Date: Fri Jul 28 2000 - 06:24:47 PDT
In a message dated 7/27/2000 7:18:38 PM, firstname.lastname@example.org writes:
>Why isn't the publishing industry also under fire?
It is, it is--just not as noisily, perhaps because the intellectual property
thieves, who are mostly under 22, would rather steal music than books or
magazines. Stephen King's new book, companies like fatbrain, and the digital
delivery of magazine content are all grave threats to existing publishing
models. It's slower coming, but it's obvious and has been obvious for a long
time. In 1994, I delivered a speech at the Stanford publishing course that
said in part:
You can already go into a record store and have a cassette custom-made. IBM
and Blockbuster Video have the technology to enable you to have CDs made on
the spot, downloaded from a server somewhere. The only reason you can't do it
now, the CEO of a major record company told me, is that the people from IBM
were such hamfisted negotiators that they pissed the record companies off
when they tried to set it up. But it's coming--you'll walk into Tower
Records, ask for the new Pearl Jam CD, and the clerk will manufacture it for
you right there. ....
It's perfectly clear that this will happen with books. The basic technology
exists, and it won't take much more before there's a machine, maybe it looks
like a cross between a copier and a jukebox, where you can go, stick in a
credit card, and order a book. You'll go over to the coffee bar, and by the
time you and your cappuchino find a table, the clerk will come over and hand
you a perfectly decent-looking--maybe even a very good-looking--paperbound
copy of Smilla's Sense of Snow, still warm from the printer.
I mean--this is great! Right now, trade publishers have to deal with
something like a 35% return rate--It's a testament to how spectacular a
business publishing is that it has survived that, because it's a burden of
excess inventory and mismanagement that would destroy most businesses. Your
literary jukebox could wipe out that excess inventory. You'd only print what
you sold. Millions of dollars to the bottom line. Not only that, but there
would never be a reason for a book to go out of print. Even if you sold one
copy every five years--so what? There's no, or next to no, inventory cost.
And think of the promotional opportunities: I might download the first
chapter of a new novel for free with every book you order, as a way to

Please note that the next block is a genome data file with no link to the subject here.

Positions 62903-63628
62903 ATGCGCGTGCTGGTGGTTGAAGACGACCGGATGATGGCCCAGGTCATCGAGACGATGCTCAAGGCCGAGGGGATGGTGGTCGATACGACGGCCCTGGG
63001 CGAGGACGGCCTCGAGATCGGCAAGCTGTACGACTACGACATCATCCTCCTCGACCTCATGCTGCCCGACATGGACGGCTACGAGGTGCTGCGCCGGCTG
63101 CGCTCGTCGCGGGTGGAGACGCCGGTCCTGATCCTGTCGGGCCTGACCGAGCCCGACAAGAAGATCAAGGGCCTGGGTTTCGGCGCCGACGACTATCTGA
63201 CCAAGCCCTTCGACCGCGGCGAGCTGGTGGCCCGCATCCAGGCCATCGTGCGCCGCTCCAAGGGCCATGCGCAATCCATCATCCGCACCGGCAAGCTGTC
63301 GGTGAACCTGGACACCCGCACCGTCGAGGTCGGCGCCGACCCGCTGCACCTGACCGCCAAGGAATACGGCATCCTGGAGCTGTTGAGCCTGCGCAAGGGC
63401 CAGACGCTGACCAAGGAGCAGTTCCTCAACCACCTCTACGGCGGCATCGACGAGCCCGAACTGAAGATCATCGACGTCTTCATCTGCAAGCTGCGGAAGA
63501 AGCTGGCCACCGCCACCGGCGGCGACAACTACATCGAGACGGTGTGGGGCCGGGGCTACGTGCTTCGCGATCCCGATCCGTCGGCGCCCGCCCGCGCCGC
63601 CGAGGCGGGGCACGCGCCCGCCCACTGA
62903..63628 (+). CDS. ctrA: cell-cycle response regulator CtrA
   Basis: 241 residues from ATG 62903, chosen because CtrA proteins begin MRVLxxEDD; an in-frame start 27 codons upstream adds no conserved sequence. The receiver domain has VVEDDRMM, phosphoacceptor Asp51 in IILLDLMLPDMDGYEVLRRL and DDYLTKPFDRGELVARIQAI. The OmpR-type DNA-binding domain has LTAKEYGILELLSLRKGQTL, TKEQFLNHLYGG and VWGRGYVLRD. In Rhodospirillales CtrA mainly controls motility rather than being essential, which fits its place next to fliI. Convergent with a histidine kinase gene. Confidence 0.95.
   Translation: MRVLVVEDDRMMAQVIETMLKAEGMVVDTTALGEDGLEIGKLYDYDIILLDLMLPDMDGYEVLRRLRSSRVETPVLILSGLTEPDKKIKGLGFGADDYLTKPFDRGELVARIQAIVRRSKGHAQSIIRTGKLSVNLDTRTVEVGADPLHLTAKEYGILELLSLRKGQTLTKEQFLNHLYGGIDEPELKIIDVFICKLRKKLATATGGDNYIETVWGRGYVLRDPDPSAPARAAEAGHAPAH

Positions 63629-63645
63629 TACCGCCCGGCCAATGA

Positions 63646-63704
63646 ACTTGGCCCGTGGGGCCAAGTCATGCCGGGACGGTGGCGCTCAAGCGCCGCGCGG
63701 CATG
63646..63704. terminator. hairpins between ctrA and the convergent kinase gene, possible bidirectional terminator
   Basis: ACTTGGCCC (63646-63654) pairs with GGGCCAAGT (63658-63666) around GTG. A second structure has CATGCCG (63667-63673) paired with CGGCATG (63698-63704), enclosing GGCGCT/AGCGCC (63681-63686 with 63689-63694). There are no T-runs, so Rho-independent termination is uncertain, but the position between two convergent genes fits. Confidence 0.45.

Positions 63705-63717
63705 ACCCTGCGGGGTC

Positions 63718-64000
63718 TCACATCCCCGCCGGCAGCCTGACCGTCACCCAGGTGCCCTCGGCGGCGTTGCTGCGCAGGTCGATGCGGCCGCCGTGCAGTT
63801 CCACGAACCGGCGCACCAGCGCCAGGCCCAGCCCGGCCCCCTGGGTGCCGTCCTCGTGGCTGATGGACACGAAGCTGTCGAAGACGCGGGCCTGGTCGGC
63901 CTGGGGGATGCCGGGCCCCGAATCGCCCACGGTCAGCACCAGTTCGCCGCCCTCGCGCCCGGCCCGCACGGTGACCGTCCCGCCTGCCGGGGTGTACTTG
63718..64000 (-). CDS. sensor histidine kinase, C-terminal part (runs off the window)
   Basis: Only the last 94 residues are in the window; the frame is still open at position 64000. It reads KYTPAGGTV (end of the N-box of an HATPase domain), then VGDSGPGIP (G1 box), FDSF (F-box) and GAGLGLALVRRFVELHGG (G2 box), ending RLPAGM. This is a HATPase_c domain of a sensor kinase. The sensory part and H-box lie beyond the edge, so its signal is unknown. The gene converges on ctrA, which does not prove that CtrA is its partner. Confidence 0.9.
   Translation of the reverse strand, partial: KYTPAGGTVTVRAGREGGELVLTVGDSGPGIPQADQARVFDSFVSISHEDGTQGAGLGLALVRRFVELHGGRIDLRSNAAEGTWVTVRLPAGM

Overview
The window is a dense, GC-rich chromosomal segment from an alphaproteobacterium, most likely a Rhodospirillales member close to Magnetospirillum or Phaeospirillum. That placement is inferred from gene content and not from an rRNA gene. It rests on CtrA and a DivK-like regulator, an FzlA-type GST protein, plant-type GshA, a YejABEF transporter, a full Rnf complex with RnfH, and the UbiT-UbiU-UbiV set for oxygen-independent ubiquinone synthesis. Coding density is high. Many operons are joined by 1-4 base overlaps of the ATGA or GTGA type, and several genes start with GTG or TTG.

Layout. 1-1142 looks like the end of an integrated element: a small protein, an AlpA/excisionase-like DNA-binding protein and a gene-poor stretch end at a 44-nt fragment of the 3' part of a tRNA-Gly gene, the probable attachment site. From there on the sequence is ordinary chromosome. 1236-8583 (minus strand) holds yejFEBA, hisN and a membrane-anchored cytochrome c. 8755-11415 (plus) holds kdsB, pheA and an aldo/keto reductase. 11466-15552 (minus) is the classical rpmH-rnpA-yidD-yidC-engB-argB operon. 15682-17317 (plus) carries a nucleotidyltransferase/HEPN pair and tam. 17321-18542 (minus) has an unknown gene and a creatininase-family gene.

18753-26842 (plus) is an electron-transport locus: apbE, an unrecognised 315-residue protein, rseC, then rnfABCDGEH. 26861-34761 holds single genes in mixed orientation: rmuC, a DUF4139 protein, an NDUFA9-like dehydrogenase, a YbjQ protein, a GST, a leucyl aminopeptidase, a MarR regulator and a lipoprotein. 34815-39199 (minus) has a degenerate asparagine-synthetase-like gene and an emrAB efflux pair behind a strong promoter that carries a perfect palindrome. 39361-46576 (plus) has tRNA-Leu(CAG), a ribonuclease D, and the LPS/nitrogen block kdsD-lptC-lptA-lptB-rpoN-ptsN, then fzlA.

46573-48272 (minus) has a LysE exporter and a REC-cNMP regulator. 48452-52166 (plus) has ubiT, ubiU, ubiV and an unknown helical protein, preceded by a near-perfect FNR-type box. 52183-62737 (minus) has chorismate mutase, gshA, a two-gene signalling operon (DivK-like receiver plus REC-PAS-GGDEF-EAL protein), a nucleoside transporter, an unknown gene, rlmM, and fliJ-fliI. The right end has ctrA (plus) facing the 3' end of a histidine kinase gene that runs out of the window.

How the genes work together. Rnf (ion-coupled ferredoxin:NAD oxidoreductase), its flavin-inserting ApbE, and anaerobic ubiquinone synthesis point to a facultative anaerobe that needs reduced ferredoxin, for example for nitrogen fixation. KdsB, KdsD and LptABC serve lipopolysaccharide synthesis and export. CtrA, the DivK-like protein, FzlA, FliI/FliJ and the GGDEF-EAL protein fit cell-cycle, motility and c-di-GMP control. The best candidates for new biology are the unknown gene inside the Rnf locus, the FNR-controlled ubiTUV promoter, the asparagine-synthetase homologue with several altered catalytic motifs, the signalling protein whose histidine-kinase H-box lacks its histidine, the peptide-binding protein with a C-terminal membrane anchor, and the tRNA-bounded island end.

promote it. Or sell poems one at a time, the way Vachel Lindsay used to do in
central Illinois, going from door to door. As I said, this is great.
But wait a minute. What if I don't care if my copy of Smilla's Sense of Snow
has a pretty cover, and simply download it onto my Macintosh at home? I've
just cut the bookstore out of the value chain. Oh, I'd still go there for art
books and when I wanted to buy something to give as a present, but...
And what if, one day, some technologically alert writer gets to thinking.
Let's say he's a bearded fellow who lives up in Maine, writes horror novels,
cranks out two a year, and possesses what might be the best brand name this
side of CocaCola. Or a lawyer, lives in the South, writes legal thrillers,
wrote a book called The Firm--but these days a book by him would sell even if
he called it The Flaccid. And let's say he gets to asking the question that a
writer friend of mine asked me at dinner last Tuesday night: "What value does
my publisher add to my work?" Why get an advance and a royalty--even a fat
advance and royalty--when you can cut the publisher out of the loop and keep
his profits for yourself? Editing? I can hire a freelancer--probably the very
editor my publisher laid off. Copy editing? ditto. Art direction and jacket
design? Same thing. Printing--don't need it, or I can hire my own.
Distribution? I can get onto that jukebox directly, or through PubNet, or
through some kind of on-line payment system--the Finns and the Dutch already
have something very close to digital cash...
All these industries are under siege. It's just that the Napster/Gnutella
horde is more net-savvy, more connected, more eager, and less scrupulous
about taking other people's property without payment or permission. Companies
like mine DO have to change. When you look at the financial struggles of,
e.g., Salon, you (or I) have to worry about the viability of magazine
publishing on line. We at Time Inc haven't figured it out yet--and nor has
anyone else. We've--in books, music, and magazines-- wrapped ourselves in a
business model that won't survive in its present form. It would be wrong to
mistake that business model with Mom, apple pie, and creativity, despite
companies' protestations that they are one and the same. But it would be
equally wrong to deny writers, musicians, designers, software writers, and
others their moral and constitutional right to the protection of their
intellectual property. (Unless you [generic you] would like to leave the keys
in your car when you park it on the street. I promise I'll put it back after
I've run a few errands. )
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